There are many reasons why people shift from typical laptop and desktop computers to tablets. They are normally significantly lighter and have longer battery lives. The touch screen is handy for certain tasks, such as drawing and playing board games with your friends and family. Also, they are often cheaper than laptops, while having much of the same functionality like web browsing or viewing videos.
However, there is one task that tablet users will tend to do worse at than desktop and laptop users: typing. Not only is typing using an on-screen tablet keyboard significantly slower than typing with a physical keyboard due to the lack of physical feedback, it can also result in tired and cramped hands for the typist.
On-screen keyboards are particularly bad for those who have to type quickly over a substantial period of time. As more people move to devices that have touch screens, many college students now buy tablets instead of laptops for school. However, with the amount of reports and dissertations that a typical college student has to do, using an on-screen keyboard as your sole typing tool isn't the best option. This is especially true if you have to cram your papers overnight, as everyone does.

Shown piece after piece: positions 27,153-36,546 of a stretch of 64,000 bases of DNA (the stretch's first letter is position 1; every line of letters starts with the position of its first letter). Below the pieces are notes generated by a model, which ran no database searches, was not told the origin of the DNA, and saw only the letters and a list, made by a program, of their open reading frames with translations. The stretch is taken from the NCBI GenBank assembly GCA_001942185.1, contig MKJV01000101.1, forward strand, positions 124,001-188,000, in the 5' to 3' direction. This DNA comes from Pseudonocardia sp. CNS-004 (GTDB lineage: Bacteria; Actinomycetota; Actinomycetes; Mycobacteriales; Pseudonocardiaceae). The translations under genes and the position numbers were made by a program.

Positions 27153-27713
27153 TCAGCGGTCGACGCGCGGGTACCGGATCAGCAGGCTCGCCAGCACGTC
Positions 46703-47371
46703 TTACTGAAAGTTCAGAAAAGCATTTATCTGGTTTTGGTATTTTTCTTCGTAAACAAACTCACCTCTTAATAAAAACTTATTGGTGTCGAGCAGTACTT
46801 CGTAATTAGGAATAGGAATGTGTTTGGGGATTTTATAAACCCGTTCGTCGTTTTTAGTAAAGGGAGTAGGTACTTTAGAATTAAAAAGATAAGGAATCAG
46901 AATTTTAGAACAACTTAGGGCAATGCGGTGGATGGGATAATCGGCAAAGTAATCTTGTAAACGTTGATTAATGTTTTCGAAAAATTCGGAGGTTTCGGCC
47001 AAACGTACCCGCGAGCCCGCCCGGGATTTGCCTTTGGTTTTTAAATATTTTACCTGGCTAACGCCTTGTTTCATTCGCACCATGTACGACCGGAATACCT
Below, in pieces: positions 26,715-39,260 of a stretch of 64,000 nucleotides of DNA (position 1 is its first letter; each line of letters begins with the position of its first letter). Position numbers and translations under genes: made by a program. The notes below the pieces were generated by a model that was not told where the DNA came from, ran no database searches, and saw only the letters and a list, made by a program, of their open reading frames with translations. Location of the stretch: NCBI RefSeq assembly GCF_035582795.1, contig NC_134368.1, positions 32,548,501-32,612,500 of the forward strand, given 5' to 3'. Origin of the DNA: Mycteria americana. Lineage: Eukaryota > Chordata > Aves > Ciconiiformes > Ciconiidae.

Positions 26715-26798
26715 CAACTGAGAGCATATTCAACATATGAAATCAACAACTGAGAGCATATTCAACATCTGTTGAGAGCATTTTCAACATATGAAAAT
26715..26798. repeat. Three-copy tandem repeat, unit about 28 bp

While you will have to pay a little extra, a good physical keyboard for your tablet is a worthy investment, especially if you already own a tablet now and want to maximize its use. That way, you get all the benefits that come with a lightweight tablet — longer battery life, versatility and ease of use — while also being able to finish that 2000-word essay in two hours.
Choosing The Right Tablet Keyboard
There are many factors that should go into your decision-making process when choosing the right keyboard.